Two days later, on the July 13, 2007, edition of Tucker,Carlson again insisted he’d defend a Democratic senator in the same position as Vitter, saying: “I wish David Vitter were a Democrat. I wish he were a liberal Democrat. I wish he were Russ Feingold, because then I would defend him every bit as zealously as I am defending not what David Vitter did, but his right to be unbothered by the rest of us for something that’s none of our business.” Carlson also specifically targeted the media for hyping the Vitter story:
CARLSON: It’s not really the Democrats who are doing it; it’s the press. It’s us. It’s the media. After humiliating David Vitter, putting his wife’s picture on television, as many of us have, which is almost indefensible in my opinion, because she did not do anything — the guy has four kids. We have helped destroy his life. We publicized this thing he did.
WASHINGTON — President Barack Obama announced after a meeting with the Congressional Hispanic Caucus on Friday that he will lay out some of his plans for immigration reform on Tuesday in Las Vegas.
Members of the caucus who were present at the meeting said Obama assured them that he shares the group’s basic beliefs about immigration reform, most notably that making a pathway to citizenship for undocumented immigrants — which some Republicans oppose — is an absolute must as they push for legislation.
"The President was pleased to hear from CHC members and noted that they share the same vision, including that any legislation must include a path to earned citizenship," the administration in a statement. "The President further noted that there is no excuse for stalling or delay."
Seven members of Congress were present at the meeting, including Congressional Hispanic Caucus Chairman Rubén Hinojosa (D-Texas), Sen. Robert Menendez (D-N.J.), Immigration Task Force Chairman Luis Gutiérrez (D-Ill.) and Chairman of the Democratic Caucus Xavier Becerra (D-Calif.).
Obama told the group that his plans for immigration reform align with their own, especially with regards to the need for a pathway to citizenship, Becerra said after the meeting.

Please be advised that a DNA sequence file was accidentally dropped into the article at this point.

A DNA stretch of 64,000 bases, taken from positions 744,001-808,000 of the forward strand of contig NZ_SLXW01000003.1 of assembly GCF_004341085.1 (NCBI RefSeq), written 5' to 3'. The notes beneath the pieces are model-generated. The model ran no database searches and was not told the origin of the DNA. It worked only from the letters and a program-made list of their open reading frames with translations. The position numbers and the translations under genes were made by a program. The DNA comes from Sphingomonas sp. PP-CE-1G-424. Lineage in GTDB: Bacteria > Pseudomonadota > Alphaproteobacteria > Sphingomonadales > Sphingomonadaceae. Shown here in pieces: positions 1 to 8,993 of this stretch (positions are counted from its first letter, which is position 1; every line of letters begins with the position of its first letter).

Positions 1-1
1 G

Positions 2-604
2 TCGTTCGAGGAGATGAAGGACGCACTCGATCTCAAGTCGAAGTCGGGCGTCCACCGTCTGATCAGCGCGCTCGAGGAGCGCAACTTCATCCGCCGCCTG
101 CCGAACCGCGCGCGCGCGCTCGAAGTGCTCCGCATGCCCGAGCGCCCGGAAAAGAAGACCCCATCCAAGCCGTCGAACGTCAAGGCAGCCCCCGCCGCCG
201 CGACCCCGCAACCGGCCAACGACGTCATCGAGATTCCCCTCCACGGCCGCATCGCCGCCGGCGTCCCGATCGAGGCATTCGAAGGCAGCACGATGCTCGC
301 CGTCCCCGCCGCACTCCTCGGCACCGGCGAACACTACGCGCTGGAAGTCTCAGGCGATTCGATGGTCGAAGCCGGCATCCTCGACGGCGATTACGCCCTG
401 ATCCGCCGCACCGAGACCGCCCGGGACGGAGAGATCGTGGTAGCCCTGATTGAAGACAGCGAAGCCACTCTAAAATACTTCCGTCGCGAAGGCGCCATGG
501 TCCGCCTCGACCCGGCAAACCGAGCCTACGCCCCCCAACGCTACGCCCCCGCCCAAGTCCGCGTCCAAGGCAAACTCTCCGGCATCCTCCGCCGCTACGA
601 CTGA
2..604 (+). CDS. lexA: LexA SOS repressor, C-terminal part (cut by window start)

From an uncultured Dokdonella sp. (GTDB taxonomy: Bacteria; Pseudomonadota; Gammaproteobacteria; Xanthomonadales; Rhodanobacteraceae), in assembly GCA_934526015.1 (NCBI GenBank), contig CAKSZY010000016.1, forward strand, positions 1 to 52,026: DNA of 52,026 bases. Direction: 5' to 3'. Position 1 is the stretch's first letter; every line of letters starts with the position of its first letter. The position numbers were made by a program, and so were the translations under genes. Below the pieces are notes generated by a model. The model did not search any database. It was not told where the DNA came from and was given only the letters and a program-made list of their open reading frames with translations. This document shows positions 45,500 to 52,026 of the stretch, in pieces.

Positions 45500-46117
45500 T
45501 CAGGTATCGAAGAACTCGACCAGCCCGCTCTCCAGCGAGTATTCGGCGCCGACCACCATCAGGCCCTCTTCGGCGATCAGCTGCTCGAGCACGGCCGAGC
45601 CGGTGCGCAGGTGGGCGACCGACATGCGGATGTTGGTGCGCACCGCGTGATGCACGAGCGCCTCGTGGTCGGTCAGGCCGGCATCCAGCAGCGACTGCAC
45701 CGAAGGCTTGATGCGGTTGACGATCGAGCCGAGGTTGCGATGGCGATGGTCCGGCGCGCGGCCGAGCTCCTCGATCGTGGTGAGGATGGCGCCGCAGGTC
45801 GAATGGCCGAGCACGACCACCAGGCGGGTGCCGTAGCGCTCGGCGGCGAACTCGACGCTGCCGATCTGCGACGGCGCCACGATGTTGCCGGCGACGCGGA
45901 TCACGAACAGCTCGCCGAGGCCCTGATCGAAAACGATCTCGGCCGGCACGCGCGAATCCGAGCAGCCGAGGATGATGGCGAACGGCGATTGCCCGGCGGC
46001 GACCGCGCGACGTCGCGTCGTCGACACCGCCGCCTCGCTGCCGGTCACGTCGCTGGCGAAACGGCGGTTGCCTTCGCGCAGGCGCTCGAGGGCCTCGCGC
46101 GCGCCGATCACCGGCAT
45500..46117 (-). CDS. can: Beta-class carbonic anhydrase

The Associated Press reported that the White House will launch an effort on immigration next week, as will a bipartisan group of senators, likely the so-called"gang of eight" — four Republicans, four Democrats — who have already begun to work toward a deal.
A pathway to citizenship for the estimated 11 million undocumented immigrants already in the United States is considered a non-negotiable for many Democrats and immigrant advocates, who argue anything else would result in a huge group of second-class residents. Sen. Marco Rubio (R-Fla.) said Wednesday that advocates for a pathway to citizenship will have to cave and accept temporary status instead, with no special road to citizenship.
Meanwhile, senators plan to move ahead on other piecemeal immigration bills. The Hill reported Friday that Sens. Orrin Hatch of Utah and Marco Rubio of Florida are teaming up with Democratic Sens. Amy Klobuchar of Minnesota and Chris Coons of Delaware to introduce a bill next week that focuses on visas for high-skilled workers.
Obama administration officials have said they believe piece-by-piece reform would be less productive, but Hatch told The Hill he thinks his bill could aid in the broader legislative effort.
H/T: Huffington Post
President Barack Obama has chosen U.S. Sen. John Kerry of Massachusetts to be the next Secretary of State, a source has told Sun-Times columnist Michael Sneed.
His replacement as head of the Senate Foreign Relations Committee will be Democrat U.S. Sen. Robert Menendez of New Jersey, the Sneed source said.